Unlike with baby, trying to wear my toddler out before getting on the plane only served to make him grumpy and less willing to try a nap. If at all possible, invest in or borrow a portable DVD player. Don’t rely on the airline to provide entertainment for your child. Again, give the child some choices as to what movies he wants to bring. Just by sitting and watching a movie, the lull of the airplane almost always put Rocky to sleep. This is golden! IMPORTANT: don’t forget to charge the batteries before you leave.

During those times when you can’t use any portable devices, bring some books/games/small toys along. It helps if some of these things are a surprise. We always purchased a new sticker or activity book ahead of time. Other good things to bring are silly putty (much cleaner than Play-Doh), cards, notepads and crayons, easy puzzles. Check out any dollar store or the bargain bins at Target for more ideas.

If you are traveling far, switching planes is not a bad idea. This gives the child a chance to get up and stretch those legs between flights. If you need to change a diaper, this is also easier at the airport than on a plane. Otherwise, you may need to let the kid roam the aisles when it is safe to do so. Try to visit the bathroom when you can to avoid messy clean up. Make sure you always have at least two changes of clothes, just in case. If your toddler will tolerate it, having him/her wear a pull-up diaper will give you some peace of mind in case you are not able to get up when the child decides he needs to go NOW.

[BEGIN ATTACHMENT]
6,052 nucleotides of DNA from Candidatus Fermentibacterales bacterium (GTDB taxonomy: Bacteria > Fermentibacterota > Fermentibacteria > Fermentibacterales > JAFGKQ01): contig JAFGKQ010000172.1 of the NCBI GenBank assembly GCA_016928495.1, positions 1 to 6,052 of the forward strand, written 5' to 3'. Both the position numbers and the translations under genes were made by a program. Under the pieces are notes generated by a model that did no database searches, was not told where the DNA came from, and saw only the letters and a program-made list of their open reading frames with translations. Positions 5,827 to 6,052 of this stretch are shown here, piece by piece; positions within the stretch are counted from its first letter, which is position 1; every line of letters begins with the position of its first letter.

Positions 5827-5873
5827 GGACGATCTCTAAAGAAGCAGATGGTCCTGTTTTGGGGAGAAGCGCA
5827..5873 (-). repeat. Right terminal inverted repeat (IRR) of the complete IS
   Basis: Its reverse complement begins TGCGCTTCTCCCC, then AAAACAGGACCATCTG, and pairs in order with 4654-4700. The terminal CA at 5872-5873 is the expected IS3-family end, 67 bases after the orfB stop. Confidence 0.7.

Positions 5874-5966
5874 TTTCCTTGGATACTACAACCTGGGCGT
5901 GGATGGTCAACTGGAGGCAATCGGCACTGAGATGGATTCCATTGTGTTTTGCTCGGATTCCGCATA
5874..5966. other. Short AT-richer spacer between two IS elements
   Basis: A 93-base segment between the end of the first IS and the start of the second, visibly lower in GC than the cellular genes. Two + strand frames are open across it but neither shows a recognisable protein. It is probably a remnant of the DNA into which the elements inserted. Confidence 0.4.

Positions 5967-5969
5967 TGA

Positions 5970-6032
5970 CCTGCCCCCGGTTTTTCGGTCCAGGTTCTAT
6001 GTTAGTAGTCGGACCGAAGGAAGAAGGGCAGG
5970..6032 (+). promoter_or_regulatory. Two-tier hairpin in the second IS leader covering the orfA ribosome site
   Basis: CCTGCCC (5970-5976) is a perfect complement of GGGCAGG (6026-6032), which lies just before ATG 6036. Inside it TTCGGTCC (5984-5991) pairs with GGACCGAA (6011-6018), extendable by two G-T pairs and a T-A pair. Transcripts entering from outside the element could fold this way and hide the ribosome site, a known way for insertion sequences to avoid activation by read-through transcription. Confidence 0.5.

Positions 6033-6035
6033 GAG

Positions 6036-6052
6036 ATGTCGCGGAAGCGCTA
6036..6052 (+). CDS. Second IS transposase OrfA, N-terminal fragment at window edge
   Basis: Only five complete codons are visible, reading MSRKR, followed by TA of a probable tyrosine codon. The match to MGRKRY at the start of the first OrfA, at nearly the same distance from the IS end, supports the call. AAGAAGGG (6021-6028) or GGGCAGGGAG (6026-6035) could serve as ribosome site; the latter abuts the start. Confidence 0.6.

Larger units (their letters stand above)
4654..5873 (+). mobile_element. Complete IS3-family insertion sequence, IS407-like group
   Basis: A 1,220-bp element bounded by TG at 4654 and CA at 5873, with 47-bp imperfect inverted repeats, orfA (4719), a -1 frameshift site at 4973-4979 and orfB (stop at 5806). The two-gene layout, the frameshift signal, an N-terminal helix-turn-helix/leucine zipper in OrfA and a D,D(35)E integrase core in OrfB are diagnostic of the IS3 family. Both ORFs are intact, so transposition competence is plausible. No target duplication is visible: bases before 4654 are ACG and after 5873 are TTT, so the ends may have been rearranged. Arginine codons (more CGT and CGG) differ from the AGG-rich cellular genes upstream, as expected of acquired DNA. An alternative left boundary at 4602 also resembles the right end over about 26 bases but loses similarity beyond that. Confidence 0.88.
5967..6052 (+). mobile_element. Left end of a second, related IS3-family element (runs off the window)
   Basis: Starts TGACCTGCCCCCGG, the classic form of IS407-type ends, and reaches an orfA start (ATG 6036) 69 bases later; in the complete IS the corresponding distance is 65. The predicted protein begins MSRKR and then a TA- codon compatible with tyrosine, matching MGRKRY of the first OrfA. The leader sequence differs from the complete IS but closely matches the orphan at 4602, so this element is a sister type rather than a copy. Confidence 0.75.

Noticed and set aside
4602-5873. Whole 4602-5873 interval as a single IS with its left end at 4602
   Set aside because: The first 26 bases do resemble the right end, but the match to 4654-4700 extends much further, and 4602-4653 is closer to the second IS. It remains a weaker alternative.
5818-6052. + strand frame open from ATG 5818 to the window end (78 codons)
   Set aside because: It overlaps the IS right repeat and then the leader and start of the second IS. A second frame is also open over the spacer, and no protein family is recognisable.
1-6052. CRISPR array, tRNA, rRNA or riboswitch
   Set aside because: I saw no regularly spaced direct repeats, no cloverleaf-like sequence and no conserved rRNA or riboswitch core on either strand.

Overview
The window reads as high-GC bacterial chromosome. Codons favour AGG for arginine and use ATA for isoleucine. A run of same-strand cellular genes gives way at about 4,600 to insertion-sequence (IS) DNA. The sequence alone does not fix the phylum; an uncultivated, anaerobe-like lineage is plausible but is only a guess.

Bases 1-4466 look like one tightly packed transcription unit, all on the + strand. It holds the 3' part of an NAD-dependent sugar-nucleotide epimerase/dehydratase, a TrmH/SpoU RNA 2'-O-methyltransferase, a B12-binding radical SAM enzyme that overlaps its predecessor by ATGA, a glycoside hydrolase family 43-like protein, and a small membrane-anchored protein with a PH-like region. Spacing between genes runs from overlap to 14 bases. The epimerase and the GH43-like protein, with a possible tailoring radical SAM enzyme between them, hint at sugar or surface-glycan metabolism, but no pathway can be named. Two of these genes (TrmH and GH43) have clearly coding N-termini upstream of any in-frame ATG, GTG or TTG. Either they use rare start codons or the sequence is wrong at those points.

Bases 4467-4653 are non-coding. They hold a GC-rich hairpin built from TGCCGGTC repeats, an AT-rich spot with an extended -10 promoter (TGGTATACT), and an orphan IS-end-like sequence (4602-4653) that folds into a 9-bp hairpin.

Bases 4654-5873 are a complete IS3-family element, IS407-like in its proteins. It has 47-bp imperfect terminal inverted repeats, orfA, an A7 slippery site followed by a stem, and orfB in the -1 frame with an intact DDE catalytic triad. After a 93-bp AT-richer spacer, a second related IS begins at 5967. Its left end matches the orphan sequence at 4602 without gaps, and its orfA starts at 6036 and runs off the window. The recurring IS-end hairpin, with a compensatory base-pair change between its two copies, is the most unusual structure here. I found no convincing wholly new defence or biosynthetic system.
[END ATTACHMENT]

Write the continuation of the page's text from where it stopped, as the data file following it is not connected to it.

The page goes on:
If you have room in your bag, bring along a small blanket and/or pillow.

Finally, try to stay focused on your child and not worry too much about what others think when things don’t go perfectly. I’ve found that most people genuinely appreciate that you are making an effort. If they don’t, it just has to be their problem and not yours. You’ve got enough on your plate already! Happy Travels!

The Librarian

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6 Responses

  1. And, if you want to buy that wonderful Going on a Plan book that is featured at the top of this blog, consult a local Usborne consultant, like moi. 🙂 (www.booksfromatoz.com)

  2. Good post, when i traveled with my sons when there were young I was recounting my experiences as I read through your post.. I am in full agreement that toddlers need to be coached a little before boarding the plan!

  3. Good post, when i traveled with my sons when there were young I was recounting my experiences as I read through your post.. I am in full agreement that toddlers need to be coached a little before boarding the plan!

  4. And, if you want to buy that wonderful Going on a Plane book that is featured at the top of this blog, consult a local Usborne consultant, like moi. 🙂 (www.booksfromatoz.com)

  5. […] Click here for tips on traveling with a toddler. […]